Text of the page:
Fig. 6 demonstrates the viscoelasticity effect on the resonance frequency of the viscoelastic nanoplate. In order to depict this figure, the resonance frequency, excitation frequency of the maximum amplitude, corresponds to the frequency response curve of each applied force amplitude that is obtained for elastic model with c=0.93 and viscoelastic models with 𝛾 =5. Then, these resonance frequencies are plotted versus forcing amplitudes at Fig.6. It can be seen that, at the forcing amplitude equaling to 1, both models predict the same results but with increasing the applied force amplitude, the difference between the two models becomes more obvious. More especially, at the same forcing frequency, the viscoelastic model predicts smaller resonance frequency than the elastic model with linear damping. For instance, at f=100, the viscoelastic model resonance occurs at Ω = 2.7 ù_{1,1} while the elastic one predicts at Ω = 4.4 ù_{1,1} i.e. with 63% difference. It can be concluded that damping mechanism of the viscoelasticity is amplitudedependent. In addition, the viscoelasticity reduces the hardening behavior of the nanosystem. Therefore, it is expected that viscoelastic model predicts more reliable dynamic behavior than the elastic model with linear damping.
The effect of the dimensionless relaxation coefficient (𝛾) on the resonance frequency and maximum amplitude of the outofplane oscillation, at x=y = 0.5, of the nanosystem is highlighted in Fig. 7(ab). The forcing amplitude is selected f=30. In Fig. 7 the frequency response is depicted for various dimensionless relaxation coefficients (from 0 to 5); then, the resonance frequency and its corresponding amplitude are plotted in Fig.7. It can be seen that, as the dimensionless relaxation coefficient is increased, the resonance frequency and its corresponding amplitude are decreased to smaller values due to the dissipation of the nanosystem energy. Hence, the nanosystem hardening behavior reduces with increasing the relaxation coefficient.
Frequency response of the viscoelastic, 𝛾=5, and elastic with c=0.93, damping nanoplate for different applied force amplitudes: a the outofplane motion maximum amplitude at midplane ; b, c the inplane motions maximum amplitude at x=y = 3/4, l_{0}=0.1(solid line elastic model with linear damping and dashed line viscoelastic model)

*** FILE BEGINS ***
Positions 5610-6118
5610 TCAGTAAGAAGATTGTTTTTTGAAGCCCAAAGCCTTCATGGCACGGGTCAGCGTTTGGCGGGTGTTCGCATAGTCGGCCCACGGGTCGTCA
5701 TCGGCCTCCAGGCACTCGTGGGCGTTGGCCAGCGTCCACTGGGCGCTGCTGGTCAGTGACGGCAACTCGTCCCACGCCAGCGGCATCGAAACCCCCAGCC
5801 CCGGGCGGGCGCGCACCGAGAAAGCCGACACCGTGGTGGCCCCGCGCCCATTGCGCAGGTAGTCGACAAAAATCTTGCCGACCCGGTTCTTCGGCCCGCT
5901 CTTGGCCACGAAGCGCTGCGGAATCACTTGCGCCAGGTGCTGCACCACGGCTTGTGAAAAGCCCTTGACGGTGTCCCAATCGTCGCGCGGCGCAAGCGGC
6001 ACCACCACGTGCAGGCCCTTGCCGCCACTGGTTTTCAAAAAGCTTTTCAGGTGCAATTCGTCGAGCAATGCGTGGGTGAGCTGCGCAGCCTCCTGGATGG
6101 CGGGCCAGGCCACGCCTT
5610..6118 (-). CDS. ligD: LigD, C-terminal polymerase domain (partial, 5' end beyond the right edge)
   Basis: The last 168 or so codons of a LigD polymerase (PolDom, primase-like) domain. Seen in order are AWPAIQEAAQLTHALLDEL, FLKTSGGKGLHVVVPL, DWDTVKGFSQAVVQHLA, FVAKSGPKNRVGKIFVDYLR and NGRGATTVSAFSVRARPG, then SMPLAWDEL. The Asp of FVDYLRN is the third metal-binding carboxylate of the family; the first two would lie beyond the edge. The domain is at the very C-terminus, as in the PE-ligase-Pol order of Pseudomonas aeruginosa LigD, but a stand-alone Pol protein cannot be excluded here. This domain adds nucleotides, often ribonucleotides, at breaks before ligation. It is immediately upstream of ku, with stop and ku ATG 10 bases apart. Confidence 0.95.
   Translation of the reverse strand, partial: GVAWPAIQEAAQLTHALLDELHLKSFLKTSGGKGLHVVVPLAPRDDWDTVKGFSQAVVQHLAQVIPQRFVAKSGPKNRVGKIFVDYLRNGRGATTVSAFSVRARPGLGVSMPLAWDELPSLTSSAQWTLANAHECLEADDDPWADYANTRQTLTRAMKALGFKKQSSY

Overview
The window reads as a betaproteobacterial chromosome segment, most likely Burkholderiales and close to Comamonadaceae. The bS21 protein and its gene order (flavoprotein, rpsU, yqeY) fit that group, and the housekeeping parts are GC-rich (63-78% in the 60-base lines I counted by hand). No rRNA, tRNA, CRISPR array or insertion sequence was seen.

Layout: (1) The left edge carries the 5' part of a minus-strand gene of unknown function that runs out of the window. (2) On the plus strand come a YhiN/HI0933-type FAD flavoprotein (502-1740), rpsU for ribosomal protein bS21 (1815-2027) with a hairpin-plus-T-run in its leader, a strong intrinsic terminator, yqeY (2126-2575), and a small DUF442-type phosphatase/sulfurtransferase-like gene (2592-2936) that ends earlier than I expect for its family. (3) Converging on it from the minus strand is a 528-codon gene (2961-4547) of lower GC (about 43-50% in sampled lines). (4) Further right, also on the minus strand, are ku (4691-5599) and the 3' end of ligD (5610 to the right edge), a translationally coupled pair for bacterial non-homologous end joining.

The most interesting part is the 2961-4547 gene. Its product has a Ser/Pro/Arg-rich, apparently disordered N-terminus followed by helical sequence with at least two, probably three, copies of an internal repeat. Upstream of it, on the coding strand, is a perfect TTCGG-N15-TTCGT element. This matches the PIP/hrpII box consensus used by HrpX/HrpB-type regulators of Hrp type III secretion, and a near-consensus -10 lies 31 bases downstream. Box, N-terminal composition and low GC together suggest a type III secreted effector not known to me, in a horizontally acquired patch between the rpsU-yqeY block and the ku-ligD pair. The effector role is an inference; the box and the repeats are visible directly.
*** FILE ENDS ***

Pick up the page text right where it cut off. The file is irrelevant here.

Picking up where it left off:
Applied Force amplitude versus the resonance frequency for elastic model with linear damping, c=0.93,and viscoelastic model of the nanosystem
Dimensionless relaxation coefficient effect on resonance frequency and maximum amplitude of the oscillation (at f=30 and l_{0}=0.1)
The frequency response of the viscoelastic nanoplate predicted by means of the CCST and the classical continuum theory are demonstrated in Fig. 8 for the case of f=30, l _{o}=0.25 and 𝛾 =5.This figure highlights more the importance of employing the CCST in comparison with the classical continuum mechanics theory. As seen in the ﬁgure, both theories predict the hardening type nonlinear behavior. The peakamplitude values of the outofplane and inplane motions are larger for the case of the classical continuum theory. Furthermore, it can be seen that the resonance frequency are Ω=23.90 and Ω=24.24 for the case of the classical continuum and CCS theories, respectively. The natural frequency predicted for this nanosystem via CCST theory is larger than classical continuum mechanics one and this is the reason why the resonant region shifts to the larger excitation frequencies. Furthermore, dynamic response of the viscoelastic nanosystem at Ω= 24.24 for the transverse and longitudinal motions are depicted in the framework of the CCST and classical continuum theories in Fig.9. It can be seen that both theories predict periodic motions.
Frequency response of the viscoelastic nanoplate, predicted by means of the classical continuum theory and CCST. a the outofplane motion maximum amplitude at midplane; b, c the inplane motions maximum amplitude at x =y= 3/4, respectively; f = 30, 𝛾= 5 and l_{0}=0.25
The forceresponse of the viscoelastic nanoplate obtained by means of the classical continuum and CCS theories are depicted in Fig.10. The dimensionless relaxation coefficient, excitation frequency and lengthscale parameter are set to 5, 18 and 0.25, respectively. The solid and dashed lines are predicted by the HBM and the dotted symbols are obtained by the RungeKutta method. This ﬁgure reveals that the CCST and classical continuum theory predict different response paths. Particularly, response amplitude of the CCST increases slowly with the applied force amplitude and no jumps or bifurcations are seen in its response. In addition, the overall amplitude predicted with this theory is much smaller than the classical continuum theory one at bigger applied force. However for the classical continuum theory, as force amplitude is increased, the amplitude of the response increases and then jumps to a higher value. Decreasing the applied force amplitude, because of the nonlinearity that exists in the nanosystem, causes the response amplitude to decrease and then second jump happens to the smaller amplitude response. These characteristics are for all the outofplane and inplane motions of the viscoelastic nanoplate.
Dynamic response of the viscoelastic nanoplate at Ω= 24.24; ac time history of the outofplane and inplane motions. (Solid and dashed lines correspond to classical continuum theory and CCST results, respectively)
Force response of the viscoelastic nanoplate, 𝛾= 5, predicted by means of classical continuum theory and CCST at Ω=18. a the outofplane motion maximum amplitude at midplane; b, c the inplane motions maximum amplitude at x =y= 3/4, respectively (dotted symbols predicted by RungKutta method)